Static: Wednesday, November 21, 2002
A D V E R T I S E M E N T
A D V E R T I S E M E N T
Planting Ideas

“When I read about those kids’ gardens being dug up, I got so damn mad that I knew I had to do something to show them that all elected folks out here aren’t middle-aged crazies on a power-trip.”

County Criminal Court Judge and forester Daryl Coffey, who grew up in the woods of Kentucky and still manages a 3,000-acre mixed forest there, was talking about FWISD trustee Elaine Klos’ insistence that school workers “clean out the gardens” belonging to the science students of the Applied Learning Academy — a direction that was taken all too literally by maintenance workers. (“Destroying a Garden to Beautify,” Nov. 14, 2002).

On Friday, Coffey showed up at science teacher Denise Gordon’s mid-morning class dressed for action in jeans and boots, to share with the kids a tree-in-a-bucket ready to plant and a lecture on good government, free speech, an unfettered press, and environmentally sound ways to manage forests and gardens. He brought samples of various hardwoods, passed them around for the kids to rub and smell. (The cedar drew the most oohs and aahs.) The talk was lively, peppered with stories from Coffey’s Cumberland County childhood and the disasters — floods, tornadoes, arson — that he’s dealt with as a forester.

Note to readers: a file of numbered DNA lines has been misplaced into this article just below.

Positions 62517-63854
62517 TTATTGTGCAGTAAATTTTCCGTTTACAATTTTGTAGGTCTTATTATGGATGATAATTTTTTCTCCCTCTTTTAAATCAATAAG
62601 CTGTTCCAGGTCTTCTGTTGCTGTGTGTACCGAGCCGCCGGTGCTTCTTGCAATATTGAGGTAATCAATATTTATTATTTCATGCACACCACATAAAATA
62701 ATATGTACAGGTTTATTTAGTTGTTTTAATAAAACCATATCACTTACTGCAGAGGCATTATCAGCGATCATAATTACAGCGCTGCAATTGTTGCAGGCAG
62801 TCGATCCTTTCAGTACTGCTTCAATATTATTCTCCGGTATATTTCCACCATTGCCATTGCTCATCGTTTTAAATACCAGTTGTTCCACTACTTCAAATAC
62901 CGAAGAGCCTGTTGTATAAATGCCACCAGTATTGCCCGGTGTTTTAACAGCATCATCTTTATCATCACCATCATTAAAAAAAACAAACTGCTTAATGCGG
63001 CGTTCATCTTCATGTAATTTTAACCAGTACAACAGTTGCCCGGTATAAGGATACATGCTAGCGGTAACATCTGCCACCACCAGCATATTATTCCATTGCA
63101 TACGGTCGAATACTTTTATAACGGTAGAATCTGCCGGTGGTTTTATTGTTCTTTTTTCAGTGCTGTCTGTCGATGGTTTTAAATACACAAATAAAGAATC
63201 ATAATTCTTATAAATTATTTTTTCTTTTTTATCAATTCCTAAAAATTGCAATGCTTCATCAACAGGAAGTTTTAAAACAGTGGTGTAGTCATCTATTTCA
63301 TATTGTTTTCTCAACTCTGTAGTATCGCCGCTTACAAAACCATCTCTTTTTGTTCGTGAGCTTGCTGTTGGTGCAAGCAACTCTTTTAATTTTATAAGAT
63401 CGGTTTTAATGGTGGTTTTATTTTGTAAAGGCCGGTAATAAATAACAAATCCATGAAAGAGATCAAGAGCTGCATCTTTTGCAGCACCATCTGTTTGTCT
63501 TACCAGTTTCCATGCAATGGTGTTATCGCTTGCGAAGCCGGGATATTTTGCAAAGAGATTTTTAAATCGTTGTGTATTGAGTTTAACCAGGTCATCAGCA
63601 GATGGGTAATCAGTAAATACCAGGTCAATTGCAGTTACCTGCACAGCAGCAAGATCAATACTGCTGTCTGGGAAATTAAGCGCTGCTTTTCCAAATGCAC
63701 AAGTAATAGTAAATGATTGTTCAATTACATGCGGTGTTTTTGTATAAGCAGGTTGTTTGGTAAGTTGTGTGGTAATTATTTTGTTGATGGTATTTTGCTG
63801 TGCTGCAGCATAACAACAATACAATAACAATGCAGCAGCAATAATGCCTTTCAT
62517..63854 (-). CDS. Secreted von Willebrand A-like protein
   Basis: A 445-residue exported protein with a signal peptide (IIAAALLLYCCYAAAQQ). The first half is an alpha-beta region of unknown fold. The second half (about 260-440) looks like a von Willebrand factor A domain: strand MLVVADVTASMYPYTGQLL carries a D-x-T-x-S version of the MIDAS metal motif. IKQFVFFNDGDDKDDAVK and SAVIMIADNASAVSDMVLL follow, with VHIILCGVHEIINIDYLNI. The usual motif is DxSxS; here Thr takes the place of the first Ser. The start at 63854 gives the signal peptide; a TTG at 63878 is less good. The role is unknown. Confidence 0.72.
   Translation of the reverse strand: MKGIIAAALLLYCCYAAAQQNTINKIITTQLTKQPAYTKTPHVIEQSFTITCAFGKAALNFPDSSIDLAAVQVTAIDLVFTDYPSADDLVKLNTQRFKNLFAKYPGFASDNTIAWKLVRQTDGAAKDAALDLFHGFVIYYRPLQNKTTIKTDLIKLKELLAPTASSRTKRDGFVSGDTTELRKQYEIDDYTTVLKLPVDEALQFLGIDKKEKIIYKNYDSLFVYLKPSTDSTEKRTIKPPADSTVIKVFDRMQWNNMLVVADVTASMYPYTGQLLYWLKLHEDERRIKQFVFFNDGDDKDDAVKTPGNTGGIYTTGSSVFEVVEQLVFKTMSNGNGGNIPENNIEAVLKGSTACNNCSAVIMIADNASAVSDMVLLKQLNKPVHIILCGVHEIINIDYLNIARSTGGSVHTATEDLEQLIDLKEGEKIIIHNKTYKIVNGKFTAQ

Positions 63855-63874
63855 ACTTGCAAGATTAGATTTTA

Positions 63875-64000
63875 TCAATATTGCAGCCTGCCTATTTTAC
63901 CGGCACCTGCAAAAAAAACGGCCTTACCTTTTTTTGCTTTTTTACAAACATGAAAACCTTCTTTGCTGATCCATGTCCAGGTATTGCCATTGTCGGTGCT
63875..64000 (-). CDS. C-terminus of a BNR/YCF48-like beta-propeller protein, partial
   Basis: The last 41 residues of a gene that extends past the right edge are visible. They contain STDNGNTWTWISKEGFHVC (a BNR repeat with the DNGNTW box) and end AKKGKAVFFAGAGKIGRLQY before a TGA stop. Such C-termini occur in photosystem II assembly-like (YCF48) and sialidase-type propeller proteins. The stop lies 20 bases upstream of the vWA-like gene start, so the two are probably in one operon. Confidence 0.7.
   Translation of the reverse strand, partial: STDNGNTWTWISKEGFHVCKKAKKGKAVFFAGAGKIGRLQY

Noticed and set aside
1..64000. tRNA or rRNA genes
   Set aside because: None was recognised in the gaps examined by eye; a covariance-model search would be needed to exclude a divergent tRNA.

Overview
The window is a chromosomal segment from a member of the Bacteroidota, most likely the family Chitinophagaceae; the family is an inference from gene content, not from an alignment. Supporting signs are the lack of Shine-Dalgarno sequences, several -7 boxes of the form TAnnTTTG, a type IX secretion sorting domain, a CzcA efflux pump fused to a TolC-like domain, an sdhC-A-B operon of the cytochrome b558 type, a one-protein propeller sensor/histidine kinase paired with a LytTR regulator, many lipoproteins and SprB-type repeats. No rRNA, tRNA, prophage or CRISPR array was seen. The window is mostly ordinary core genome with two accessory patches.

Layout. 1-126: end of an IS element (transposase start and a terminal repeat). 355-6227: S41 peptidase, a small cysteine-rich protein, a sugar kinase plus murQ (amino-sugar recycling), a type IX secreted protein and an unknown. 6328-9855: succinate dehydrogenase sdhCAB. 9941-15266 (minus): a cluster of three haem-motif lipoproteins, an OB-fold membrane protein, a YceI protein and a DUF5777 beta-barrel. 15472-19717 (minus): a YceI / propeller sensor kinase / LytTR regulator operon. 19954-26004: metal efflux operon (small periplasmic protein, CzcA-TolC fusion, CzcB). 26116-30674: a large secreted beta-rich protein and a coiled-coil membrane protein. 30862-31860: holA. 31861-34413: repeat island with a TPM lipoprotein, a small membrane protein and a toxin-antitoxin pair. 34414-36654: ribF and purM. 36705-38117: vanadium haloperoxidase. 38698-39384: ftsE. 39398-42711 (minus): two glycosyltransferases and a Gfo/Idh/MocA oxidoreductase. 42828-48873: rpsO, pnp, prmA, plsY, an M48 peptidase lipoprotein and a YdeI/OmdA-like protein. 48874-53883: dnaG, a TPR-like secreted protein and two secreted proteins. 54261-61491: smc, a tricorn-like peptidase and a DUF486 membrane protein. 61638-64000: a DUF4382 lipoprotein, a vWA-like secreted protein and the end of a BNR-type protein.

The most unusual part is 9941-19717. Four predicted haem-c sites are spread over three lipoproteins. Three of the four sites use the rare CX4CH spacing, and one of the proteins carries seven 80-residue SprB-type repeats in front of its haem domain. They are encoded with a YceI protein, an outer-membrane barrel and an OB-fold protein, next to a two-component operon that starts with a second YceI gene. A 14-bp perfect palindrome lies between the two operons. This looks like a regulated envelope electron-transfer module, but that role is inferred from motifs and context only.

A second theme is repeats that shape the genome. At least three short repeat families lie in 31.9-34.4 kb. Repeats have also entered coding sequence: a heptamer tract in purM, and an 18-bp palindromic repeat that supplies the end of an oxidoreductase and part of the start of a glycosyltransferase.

“I know how hurt your feelings are over your garden. .... It’s one thing to see something you’ve planted and nurtured destroyed by nature, but to see it destroyed deliberately at the hands of humans, well, that’s the worst hurt in the world,” he said, telling them of his anger as he walked over the charred remains of a part of his forest destroyed by an arsonist. “What happened to him?” a student asked. “He went away.” Pause. “To the state pen.” Cheers erupted.

With a promise to help the students replenish their gardens with the same kinds of plants that were thrown into dumpsters, plus a few pointers on keeping the Bermuda grass out, Coffey left the students with restored faith in the adult world, Gordon said.

Coffey was equally impressed. “These are bright kids,” he said. “They aren’t shy, and they asked good questions. We (elected officials) need to get out in the schools and get in discussions with these kids on a regular basis. They’ve got plenty to teach us.”

As for Klos, Coffey said, “I don’t even know the lady ... but I don’t think I want to.”

Email this Article...

Back to Top


Copyright 2002 to 2017 FW Weekly.
3311 Hamilton Ave. Fort Worth, TX 76107
Phone: (817) 321-9700 - Fax: (817) 335-9575 - Email Contact
Archive System by PrimeSite Web Solutions